I really like using laptops for doing work away from the office. And while just having a solid laptop is all I really need for short work sessions. For long and intensive work like video editing on the go I like to turn my laptop into a full fledge workstation. Improved ergonomics, lots of screen real estate, and all the same comforts of a typical desktop pc. And it all cleanly packs and organizes into my tech backpack to take anywhere.
Hi I’m David and these are my must have laptop accessories First let start with the laptop I’m using for this setup. I’m using the Dell XPS 15, probably one of the more popular windows laptops in the market today for power productivity. Video editing directly on the laptop is surprisingly fast with the i7 Kaby lake CPU and GTX 1050 configuration. My battery life experience has been great, easily lasting me through an entire day of less intensive web browsing, emails and word documents. And while it would have been nice if there was one more USB A port since the included two are usually always occupied, that’s my only real complaint.
I also opted for the lower resolution 1080p non-touch screen, and while yes the 4K version looks nicer, I personally don’t find this high PPI practical or advantageous on a small 15 inch screen. Also the 1080 non-touch version with the matte screen cuts down on glare, uses less power, and is cheaper so I can spend the savings on better things. For example, a second display. For video editing having a second display makes a huge difference allowing me spread out my windows and not feel cramped using a 15” main display. I’m using a product called Packed Pixels that has a really nice display, which is basically same one you’ll find in an Apple iPad.
Mounting the display uses these brackets held on by an elastic band and then you can slide the display in place in either portrait or landscape mode. On the back are the connections, Micro USB for power, mini DisplayPort for display, buttons to change the brightness and a switch to change the power draw depending on the USB port you’re using to power the device. Overall it’s a great looking display and I really like the mounting system, but there are definitely some issues to consider. For one it can only be driven by a DisplayPort or older Thunderbolt connection. This means newer laptops with USB C like my Dell XPS 15 require an extra adapter for this to work. And if you only have HDMI out on your laptop this solution won’t work for you. Also the screen is glossy so it’s prone to glare and fingerprint, and it feels like it’s made of a soft plastic so I’d be careful not to scratch it during storage. Next up is addressing ergonomics. One of the biggest problems with using a laptop over long periods of time is that you’re typically hunched over looking at the screen.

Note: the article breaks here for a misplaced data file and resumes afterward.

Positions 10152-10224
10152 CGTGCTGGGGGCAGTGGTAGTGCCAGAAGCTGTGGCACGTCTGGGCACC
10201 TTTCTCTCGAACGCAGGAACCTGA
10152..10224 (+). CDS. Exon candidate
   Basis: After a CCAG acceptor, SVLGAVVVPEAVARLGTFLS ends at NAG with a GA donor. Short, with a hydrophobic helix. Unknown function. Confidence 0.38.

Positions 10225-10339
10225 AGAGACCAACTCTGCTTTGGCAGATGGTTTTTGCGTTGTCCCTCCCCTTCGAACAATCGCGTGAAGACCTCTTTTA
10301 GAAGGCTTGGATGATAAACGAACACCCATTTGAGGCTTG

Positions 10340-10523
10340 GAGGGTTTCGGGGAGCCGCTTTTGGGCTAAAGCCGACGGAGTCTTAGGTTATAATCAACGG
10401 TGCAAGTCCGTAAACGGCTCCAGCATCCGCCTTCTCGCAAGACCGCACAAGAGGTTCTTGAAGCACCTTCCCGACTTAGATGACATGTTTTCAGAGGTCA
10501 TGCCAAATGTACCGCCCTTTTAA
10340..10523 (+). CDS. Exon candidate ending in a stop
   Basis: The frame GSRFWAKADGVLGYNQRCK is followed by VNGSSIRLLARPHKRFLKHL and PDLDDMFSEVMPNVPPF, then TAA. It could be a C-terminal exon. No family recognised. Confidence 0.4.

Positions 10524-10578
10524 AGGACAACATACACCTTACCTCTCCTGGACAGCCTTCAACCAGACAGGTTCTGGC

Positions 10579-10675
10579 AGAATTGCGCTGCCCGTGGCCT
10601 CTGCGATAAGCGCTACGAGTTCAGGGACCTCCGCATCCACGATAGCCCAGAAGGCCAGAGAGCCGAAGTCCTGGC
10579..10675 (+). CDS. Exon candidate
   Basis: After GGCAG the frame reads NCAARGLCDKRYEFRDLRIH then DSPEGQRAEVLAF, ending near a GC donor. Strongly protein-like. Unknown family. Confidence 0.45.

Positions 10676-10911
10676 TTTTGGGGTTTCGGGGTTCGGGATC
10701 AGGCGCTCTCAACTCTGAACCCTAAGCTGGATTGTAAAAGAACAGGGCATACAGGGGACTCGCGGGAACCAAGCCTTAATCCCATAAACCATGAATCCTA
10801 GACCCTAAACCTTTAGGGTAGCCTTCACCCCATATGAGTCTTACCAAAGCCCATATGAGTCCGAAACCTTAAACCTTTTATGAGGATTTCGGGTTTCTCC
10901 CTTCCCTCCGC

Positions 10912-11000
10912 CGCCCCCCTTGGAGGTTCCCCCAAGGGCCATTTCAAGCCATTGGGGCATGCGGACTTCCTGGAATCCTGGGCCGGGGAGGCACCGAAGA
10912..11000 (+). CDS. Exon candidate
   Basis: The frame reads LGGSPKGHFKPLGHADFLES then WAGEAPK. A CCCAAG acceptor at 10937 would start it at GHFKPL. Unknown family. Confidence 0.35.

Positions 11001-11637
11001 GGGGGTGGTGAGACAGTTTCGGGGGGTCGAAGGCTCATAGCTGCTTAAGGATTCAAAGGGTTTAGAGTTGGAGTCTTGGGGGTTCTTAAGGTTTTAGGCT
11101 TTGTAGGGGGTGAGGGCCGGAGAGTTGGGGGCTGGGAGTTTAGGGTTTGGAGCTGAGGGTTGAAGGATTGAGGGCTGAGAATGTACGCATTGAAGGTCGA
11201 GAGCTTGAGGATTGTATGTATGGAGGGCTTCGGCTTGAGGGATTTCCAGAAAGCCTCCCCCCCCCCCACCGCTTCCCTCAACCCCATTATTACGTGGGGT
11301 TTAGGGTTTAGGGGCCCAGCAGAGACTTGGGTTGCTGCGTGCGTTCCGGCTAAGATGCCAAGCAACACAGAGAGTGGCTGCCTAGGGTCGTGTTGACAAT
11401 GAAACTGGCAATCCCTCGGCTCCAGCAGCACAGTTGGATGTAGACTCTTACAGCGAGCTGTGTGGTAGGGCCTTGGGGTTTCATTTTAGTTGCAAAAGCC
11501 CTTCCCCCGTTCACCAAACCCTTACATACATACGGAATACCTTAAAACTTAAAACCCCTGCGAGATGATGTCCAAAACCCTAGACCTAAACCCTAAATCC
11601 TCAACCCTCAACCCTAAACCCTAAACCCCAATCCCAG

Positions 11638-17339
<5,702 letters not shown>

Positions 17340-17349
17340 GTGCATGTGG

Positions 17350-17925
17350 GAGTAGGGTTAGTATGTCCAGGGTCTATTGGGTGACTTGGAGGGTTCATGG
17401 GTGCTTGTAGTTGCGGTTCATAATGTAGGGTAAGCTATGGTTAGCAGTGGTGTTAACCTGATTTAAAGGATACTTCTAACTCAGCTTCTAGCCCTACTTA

A simple solution to the problem is a laptop stand. I’m using a product called NexStand for this. It’s a really simple solution, you unfold the product, adjust the height and insert your laptop into the tray, so that your laptop screen is elevated to a comfortable height. If your familiar with these products you might have also heard of the roost being the original design for this. While in comparison, this NexStand feels looser at the joints, and lacks rubber padding in certain areas.
The NexStand is half the price, more readily available at least here in Canada, has more height levels, and just works for what I needed out of it. Using a laptop stand you’ll also need to use a separate keyboard and mouse. Here I’m using the Logitech G602 mouse which isn’t ideal since it requires a separate USB dongle, but the Logitech K810 keyboard I find fantastic in this setup. Bluetooth connectivity switchable between three different devices, physical switch to turn the keyboard on or off, and a low profile, compact design with just the right keys to handle my most used productivity use cases. For my headphones, I’m using my older Bose QC25 with Active Noise Cancellation that are great for working in loud environments. I’m also using the AirMods attachment to connect over Bluetooth so I don’t need to deal with cables but over the 3.5mm jack works just as well.
And finally there’s no point of having a power laptop workstation if I can’t travel with it. To store all of this gear I use my eBags Professional Slim Backpack. It has pretty much all the perfect compartments to store everything safe and secure. Laptop compartment in the back. Padded compartment on top for the second display. Hard case shell at the bottom for the charger and mouse. Main storage for the keyboard, headphones and laptop stand. And front pocket to store the rest of the cables for the Packed Pixel display. So those are my must have laptop accessories for my power laptop workstation. Improved ergonomics, lots of screen real estate, and all the same comforts of a typical desktop pc. And it all cleanly packs and organizes into my tech backpack to take anywhere.
But hope you guys enjoyed this one, You know what to do. And I’ll see you in the next video. .